Following the January theft of emissions allowances worth €7 million (US$9.4 million) from an account in the Czech Republic -- plus hacked trading accounts in Austria, Poland, Greece and Estonia -- the European Commission (EC) has temporarily suspended the national registries that manage its emissions trading scheme (ETS).
Launched in 2005, the ETS encourages companies to invest in low-polluting technologies by making the firms buy allowances to cover their annual emissions. Each country within the European Union (EU) is allocated a certain quantity of permits which are then issued to companies. More efficient companies profit by selling or banking unused allowances. Sales last year reached €90 billion (US$124 billion).
Henry Derwent, president and CEO of the International Emissions Trading Association (IETA), Geneva, Switz., outlined why criminals are attracted to the registries in an interview with National Public Radio on Jan. 22.
"It is essentially an allowance. This piece of paper allows my company to emit a ton of carbon dioxide through a combustion process. So it has value. Companies that produce less carbon than they're permitted can sell what's left of their allowance to companies that produce more than they should. There's actually a market where these allowances are traded electronically. Over the past few months, but especially in the last week, criminals have been able to break into one of the registries where those carbon allowances were recorded and change who owns what. If you make sure that it's transferred to an account that you own and you sell it very quickly, then you've essentially got something for nothing, sold it for a lot, and you get out of town with all the dollars in your bag."
What the theft proves, he added, is that carbon emission allowances are now seen as commodities like gold or wheat -- and, if not defended by good security, are likely to be targeted by criminals.
Eleven months prior to the attacks, the IETA sent a letter to Jos Delbeke, deputy director general at the EC's directorate general for the environment, Brussels, concerning an earlier value-added-tax fraud associated with the scheme. Among the six measures urged in the letter were: new anti-phishing controls, a centralized monitoring/EU registry system, comprehensive anti-fraud measures, and continuous evaluation of ETS.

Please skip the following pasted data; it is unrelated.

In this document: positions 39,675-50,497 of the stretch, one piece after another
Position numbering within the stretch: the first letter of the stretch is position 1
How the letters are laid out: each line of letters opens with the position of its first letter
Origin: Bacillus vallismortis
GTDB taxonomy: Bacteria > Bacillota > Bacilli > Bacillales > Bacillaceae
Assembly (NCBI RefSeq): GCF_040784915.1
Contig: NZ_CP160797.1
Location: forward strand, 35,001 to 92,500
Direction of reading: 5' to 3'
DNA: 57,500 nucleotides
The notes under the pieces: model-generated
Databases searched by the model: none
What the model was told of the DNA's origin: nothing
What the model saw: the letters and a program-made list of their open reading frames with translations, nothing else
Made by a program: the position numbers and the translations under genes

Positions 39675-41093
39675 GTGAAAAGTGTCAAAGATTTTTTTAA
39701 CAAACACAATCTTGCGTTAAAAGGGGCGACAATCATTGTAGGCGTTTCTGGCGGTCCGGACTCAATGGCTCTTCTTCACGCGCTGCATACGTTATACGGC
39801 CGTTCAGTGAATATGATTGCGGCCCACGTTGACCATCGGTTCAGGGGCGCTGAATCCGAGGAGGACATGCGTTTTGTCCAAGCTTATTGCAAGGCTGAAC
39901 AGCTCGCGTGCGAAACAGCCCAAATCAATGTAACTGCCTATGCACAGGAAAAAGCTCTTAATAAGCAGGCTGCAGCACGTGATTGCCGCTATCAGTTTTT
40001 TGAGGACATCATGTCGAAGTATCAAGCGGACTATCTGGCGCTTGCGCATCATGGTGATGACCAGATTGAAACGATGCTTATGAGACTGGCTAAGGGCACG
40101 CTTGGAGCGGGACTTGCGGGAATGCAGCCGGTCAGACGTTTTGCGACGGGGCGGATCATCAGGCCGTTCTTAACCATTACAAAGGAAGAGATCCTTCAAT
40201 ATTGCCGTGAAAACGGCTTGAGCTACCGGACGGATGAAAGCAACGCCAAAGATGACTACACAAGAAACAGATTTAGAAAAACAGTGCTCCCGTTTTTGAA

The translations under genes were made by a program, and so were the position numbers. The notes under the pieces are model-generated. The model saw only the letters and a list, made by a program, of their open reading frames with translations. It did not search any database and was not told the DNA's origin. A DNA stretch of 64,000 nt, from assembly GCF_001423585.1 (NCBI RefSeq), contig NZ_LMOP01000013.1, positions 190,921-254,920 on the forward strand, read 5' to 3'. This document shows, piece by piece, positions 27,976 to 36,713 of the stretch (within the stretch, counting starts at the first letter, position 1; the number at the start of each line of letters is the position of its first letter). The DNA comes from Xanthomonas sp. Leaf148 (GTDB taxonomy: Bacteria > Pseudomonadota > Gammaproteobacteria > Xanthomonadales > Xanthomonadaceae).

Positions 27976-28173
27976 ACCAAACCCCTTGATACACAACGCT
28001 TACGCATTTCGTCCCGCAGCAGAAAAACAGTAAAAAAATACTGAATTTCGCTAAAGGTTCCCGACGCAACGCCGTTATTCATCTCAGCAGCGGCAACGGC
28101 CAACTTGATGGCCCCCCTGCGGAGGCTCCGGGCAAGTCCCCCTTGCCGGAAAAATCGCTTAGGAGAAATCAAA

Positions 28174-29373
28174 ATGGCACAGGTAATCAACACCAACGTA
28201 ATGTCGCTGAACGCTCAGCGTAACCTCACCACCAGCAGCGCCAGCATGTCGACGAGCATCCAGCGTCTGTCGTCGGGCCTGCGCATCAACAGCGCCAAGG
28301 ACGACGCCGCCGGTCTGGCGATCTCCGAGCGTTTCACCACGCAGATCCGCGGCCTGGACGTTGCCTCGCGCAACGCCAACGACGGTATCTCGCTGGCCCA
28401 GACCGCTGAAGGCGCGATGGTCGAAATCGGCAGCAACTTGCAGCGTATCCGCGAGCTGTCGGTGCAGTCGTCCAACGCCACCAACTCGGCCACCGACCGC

In a letter to the EC on Jan. 20, IETA pointed out that the thefts could have been avoided if these recommendations had been implemented properly.
The letter adds: "We would like to invite the Commission and member states to be aware of the damage that this situation is inflicting on market participants. We therefore call on the Commission to urgently and thoroughly close this security gap by reviewing requirements to access accounts, by ensuring the actual implementation of stringent IT security checks by a set date, and by clarifying liability issues once and for all in case of a theft of emission allowances. There must be a deadline by when security upgrades have to occur and progress of implementation must be closely monitored."
Before compiling its letter, the IETA canvassed the views of its own members on a number of issues relating to the registry suspension. It asked, "What mandatory security tests should be used to determine whether registries can re-open?" More than 20 members -- including industrial companies -- replied.
Most respondents considered it necessary for registries to have second authentication in place -- in addition to ID and password -- for all accounts where a transaction can be initiated. Such authentication, they said, could include electronic certificates, electronic ID cards, one-time passwords via short message service (SMS) or tokens.
It was also emphasized that the e-tokens used for second authentication shouldn't restrict operational arrangements. In practice, each designated user of an account should get an e-token for second authentication.
There was much less support for two-person authorization procedures. Here, each access to an account where a transaction can be initiated (or each transaction) would be initiated by one authorized representative through ID and password, then confirmed by a different authorized representative with a different ID and password.
Overall, respondents felt that registry security should respect the following requirements: strong passwords, changed on a monthly basis; personal accounts and follow up of inactive accounts; confirmation of a transaction by both parties before it becomes effective; and encrypted and secure connection to the web server.
Seán Ottewell is Chemical Processing's Editor at Large. You can e-mail him at firstname.lastname@example.org.